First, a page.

Measuring the ROI on business resilience program effectiveness

It’s an old business adage but “we only value what we measure”. Measuring the return on investment (ROI) for a business resilience program is notoriously complicated. Firstly, it is important to highlight that the investment is sound and yet this can be difficult to demonstrate without the necessary data. Technology has multiple benefits in both enabling the program and capturing data that demonstrates the value that can then inform future investment and assure key stakeholders that the organisation can deliver.

Proving an ROI on a business resilience program is a difficult task. Credit: simonkr on Getty Images.

An effective business resilience program is critical for reducing operational disruption at mines; however, measuring and proving the return on investment (ROI) is often complex.

The billable hour, human capital consulting model for the resilience advisory market has left providers unable to demonstrate a clear ROI for their clients. Operational data is typically undervalued and not used to inform better decision-making. Usually, there is a failure to either share important data or even collect it in the first place.

While a digital resilience platform offers significant value to a business, it is difficult to measure performance and demonstrate the actual return on investment without this detailed supporting data.

But the upfront costs in a digital resilience program can put operators off making the investment in the first place. However, there is a serious risk of higher costs in the long term caused by attempts to save costs by not investing in a resilience program in the short term.

“It’s much easier to quantify once you have the data because the formula goes back to: how much would this event normally cost us? Which is information that you can get from the market. Let’s say, for a mining business with a revenue of a billion dollars a year, a severe weather event might cost them $10m every time – just in operational and infrastructure disruption,” explains Kel Donovan, business resilience expert from Dynamiq.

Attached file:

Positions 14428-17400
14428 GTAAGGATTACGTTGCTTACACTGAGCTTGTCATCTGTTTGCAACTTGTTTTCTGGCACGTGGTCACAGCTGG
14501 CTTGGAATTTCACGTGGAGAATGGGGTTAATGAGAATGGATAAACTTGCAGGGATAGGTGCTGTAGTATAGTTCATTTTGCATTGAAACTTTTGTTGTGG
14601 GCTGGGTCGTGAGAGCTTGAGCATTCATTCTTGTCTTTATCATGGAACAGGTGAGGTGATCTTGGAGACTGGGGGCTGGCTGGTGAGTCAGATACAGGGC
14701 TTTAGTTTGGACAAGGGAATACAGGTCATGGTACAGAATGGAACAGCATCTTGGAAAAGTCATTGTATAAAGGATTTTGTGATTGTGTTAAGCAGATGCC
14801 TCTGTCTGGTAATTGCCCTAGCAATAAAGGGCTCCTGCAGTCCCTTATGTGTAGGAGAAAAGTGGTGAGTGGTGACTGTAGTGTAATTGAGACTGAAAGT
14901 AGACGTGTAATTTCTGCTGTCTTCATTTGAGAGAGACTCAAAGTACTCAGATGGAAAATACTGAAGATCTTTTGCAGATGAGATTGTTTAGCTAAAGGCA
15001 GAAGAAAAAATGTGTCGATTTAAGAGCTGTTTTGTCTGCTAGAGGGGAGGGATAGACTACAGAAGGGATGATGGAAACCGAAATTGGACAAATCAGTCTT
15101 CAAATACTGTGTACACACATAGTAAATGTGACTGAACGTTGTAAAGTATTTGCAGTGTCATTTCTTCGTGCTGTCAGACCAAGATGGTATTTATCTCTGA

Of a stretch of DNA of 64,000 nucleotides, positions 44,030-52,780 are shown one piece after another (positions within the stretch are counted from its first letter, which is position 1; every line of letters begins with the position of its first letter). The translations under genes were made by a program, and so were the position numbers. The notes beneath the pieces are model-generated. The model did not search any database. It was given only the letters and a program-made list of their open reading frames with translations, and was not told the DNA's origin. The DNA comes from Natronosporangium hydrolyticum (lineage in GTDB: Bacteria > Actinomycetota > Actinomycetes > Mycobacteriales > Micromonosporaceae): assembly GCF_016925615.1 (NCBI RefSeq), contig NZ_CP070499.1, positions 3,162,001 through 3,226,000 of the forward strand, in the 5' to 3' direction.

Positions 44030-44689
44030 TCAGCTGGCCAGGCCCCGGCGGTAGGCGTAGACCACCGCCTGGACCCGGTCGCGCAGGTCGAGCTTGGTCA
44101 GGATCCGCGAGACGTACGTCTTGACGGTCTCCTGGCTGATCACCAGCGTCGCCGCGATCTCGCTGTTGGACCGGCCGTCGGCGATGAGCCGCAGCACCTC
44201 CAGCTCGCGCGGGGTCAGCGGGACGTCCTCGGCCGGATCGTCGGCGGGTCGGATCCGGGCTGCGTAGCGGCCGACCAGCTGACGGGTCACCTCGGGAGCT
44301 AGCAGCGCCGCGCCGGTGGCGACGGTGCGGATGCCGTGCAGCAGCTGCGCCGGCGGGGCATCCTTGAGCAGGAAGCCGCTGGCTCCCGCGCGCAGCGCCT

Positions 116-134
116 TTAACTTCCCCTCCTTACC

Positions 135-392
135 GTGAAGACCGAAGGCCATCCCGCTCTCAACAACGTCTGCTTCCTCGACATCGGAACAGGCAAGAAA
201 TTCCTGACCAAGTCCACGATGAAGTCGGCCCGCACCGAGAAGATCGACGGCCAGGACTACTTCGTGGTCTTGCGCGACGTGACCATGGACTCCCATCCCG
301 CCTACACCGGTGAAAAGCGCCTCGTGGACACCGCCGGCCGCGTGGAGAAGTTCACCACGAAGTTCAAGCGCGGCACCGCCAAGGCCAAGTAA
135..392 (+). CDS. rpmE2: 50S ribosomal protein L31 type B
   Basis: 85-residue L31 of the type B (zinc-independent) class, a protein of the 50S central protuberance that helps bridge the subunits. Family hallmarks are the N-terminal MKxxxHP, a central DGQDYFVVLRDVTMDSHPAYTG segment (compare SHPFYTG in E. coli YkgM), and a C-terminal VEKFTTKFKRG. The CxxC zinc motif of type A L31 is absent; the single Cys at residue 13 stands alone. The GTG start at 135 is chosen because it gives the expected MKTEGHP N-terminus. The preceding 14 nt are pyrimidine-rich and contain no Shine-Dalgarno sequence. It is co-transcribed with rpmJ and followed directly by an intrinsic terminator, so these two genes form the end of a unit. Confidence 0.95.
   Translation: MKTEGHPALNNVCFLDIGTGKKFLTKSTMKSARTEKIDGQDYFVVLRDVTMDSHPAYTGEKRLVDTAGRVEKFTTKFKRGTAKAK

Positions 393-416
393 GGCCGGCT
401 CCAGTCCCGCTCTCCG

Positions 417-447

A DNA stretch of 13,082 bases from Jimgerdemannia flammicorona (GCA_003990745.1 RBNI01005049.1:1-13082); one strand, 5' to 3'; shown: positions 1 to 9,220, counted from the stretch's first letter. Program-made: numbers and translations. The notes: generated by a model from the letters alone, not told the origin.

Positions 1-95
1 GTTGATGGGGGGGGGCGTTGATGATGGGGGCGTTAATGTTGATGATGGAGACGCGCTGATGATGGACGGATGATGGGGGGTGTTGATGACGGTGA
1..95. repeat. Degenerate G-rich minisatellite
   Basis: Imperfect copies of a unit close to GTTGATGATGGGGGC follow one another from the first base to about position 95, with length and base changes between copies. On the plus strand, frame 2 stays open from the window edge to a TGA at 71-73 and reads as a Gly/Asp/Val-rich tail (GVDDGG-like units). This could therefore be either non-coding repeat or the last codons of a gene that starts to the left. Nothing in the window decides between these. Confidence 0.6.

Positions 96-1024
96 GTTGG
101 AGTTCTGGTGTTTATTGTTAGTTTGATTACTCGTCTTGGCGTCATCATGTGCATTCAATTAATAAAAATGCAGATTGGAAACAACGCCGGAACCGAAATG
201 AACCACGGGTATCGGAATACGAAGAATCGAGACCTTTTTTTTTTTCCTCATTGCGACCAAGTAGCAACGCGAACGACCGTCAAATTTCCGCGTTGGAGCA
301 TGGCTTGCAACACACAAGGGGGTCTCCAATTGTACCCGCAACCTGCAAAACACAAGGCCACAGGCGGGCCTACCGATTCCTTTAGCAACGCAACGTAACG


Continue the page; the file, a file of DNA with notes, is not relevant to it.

“Now, when you compare that to the amount of money that they could invest in a resilience program, which is usually around $100,000 for an equivalent business, then the investment stands up every day.

“But that’s a very difficult equation to put on the table unless you’ve got the data to show how many events of what nature and scale that you’re having to manage each year. A technology solution like ours allows us to collate that information.”

Digital resilience program advantages

Dynamiq’s emqnet offers a digital resilience program that collects a comprehensive set of operations data. The centralised platform is easily accessible by stakeholders and staff regardless of location.

emqnet allows more parties to keep track of events in real-time, providing a clear understanding of the potential consequences of a disruptive event. The tech allows operators to build a database to enable an effective response. Data is required to determine benchmarks both internally and externally against other information from across the industry.

This is in direct contrast with a traditional resilience program that commonly uses manual processes, which have a much more limited scope, involves fewer people, and restrict the availability of data.

Traditional resilience programs are not centralised or measured. They are often hosted by separate business systems, where the information can become diluted and hidden away. In addition, there is typically no standardisation on how that information is correlated or stored.

In comparison, a digital resilience platform such as Dynamiq’s allows the standardisation of data, which informs decisions on responding to an event. Ultimately, the speed and efficacy of the response proves how effective an investment is. Data can also be used to identify where operations improvements are needed, for example, if more staff require training or communications need improvements. All of this adds significant value to a business and is easily measured.

“It’s having the right people in the right place, making the right decisions as quickly as possible to mitigate the impact of an event. And that’s rarely measured. So, that $10m example event with the necessary preparedness efforts and a quick response could significantly reduce the impact by millions of dollars by restoring operations faster,” says Jarrod Wilson, CEO of Dynamiq.